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Changes to Condominiums and Planned Communities

26 Apr 2016 10:16 AM | Deleted user

Act 21 of 2016 (House Bill 1340) amends the Pennsylvania Uniform Planned Community Act (UPCA) and the Uniform Condominium Act (UCA) to ensure that planned communities, condominium associations, and cooperative associations are not negatively impacted by both a recent U.S. Court of Appeals decision and new federal mortgage underwriting guidelines.

Amendment of Declaration

As a result of shifts in federal mortgage underwriting guidelines, condominiums may be barred from mortgage financing if 50% or more of the available units are for rental. Many condominium associations have therefore authorized amendments to their governing declarations that limit the number of units available for rent. Under the UPCA and UCA, unanimous consent from all unit owners is required if the amendment changes the “use to which the unit is restricted.”

Regardless of whether a condominium unit is available for rental or purchase, the “use to which the unit is restricted” is still considered residential. Act 21 of 2016 simply makes it clear that the phrase “use to which the unit is restricted” cannot include the leasing or rental of units.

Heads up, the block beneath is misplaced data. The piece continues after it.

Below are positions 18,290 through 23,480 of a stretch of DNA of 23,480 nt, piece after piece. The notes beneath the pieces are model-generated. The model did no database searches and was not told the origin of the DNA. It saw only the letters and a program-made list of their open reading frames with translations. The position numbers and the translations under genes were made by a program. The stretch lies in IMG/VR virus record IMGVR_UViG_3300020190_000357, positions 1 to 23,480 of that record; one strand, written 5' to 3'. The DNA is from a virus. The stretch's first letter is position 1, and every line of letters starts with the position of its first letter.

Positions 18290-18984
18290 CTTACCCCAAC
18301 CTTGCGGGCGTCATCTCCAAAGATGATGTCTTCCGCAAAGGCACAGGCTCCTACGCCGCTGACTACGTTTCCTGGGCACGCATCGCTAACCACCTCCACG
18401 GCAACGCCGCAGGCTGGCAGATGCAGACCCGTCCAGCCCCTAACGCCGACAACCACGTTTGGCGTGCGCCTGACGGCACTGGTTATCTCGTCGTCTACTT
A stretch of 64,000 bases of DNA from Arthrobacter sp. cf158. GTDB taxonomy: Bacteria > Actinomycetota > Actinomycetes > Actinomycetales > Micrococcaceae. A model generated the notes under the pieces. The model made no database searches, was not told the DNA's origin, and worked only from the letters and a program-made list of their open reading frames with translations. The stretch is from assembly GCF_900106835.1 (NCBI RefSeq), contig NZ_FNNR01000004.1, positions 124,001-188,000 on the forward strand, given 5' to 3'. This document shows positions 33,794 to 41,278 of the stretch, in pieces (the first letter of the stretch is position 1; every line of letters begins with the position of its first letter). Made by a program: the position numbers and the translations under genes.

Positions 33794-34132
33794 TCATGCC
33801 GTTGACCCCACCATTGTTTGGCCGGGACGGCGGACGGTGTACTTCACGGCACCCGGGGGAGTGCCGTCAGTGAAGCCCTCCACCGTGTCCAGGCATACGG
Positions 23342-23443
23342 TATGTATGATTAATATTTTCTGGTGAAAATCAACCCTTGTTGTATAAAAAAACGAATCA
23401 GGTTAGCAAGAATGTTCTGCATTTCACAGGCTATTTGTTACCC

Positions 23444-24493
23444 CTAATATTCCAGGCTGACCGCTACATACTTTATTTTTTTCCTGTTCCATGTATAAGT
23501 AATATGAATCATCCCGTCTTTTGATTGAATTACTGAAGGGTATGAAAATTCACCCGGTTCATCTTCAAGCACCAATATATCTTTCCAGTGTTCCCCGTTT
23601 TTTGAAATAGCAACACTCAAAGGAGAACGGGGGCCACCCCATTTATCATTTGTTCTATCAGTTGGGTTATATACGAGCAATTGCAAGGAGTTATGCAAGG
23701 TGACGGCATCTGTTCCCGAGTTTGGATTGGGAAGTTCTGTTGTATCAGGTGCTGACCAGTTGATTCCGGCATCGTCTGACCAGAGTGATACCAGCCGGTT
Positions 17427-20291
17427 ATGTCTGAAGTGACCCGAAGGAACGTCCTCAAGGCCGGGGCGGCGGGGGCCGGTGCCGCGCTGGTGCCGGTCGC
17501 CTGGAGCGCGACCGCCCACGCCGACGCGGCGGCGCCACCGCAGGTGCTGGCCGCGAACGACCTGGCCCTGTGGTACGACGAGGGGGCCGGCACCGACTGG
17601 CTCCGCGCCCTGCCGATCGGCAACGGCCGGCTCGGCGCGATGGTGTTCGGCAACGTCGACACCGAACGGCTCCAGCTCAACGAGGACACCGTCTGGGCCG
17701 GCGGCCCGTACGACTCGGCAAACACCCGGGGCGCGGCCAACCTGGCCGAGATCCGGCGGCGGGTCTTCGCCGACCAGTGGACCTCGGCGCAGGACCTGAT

Lien for Assessments

Condominium associations rely on unit assessments to levy fees used for the maintenance, repair and infrastructure of the condominium community. These fees are secured by provisions in the UPCA and UCA that impose upon each unit a “lien for assessments.” Although this statutory lien provides legal recourse to assist condominium associations in obtaining outstanding fees (in the form of the ability to foreclose on the unit), many associations instead seek to recover fees via personal judgment against the unit owner. Obtaining a personal judgement means the resident’s ownership of the unit is not placed at risk.

In 2015, the U.S. Court of Appeals held that a personal judgment obtained by a community association does not preserve the statutory lien. Simply put, associations now must file lien foreclosure actions within three years of delinquency or the lien is extinguished, resulting in much more expensive and aggressive foreclosure proceedings.

Act 21 of 2016 will rectify the issue to resolve assessment delinquencies without putting ownership of homes at risk through foreclosure proceedings intended to protect the association’s lien position.


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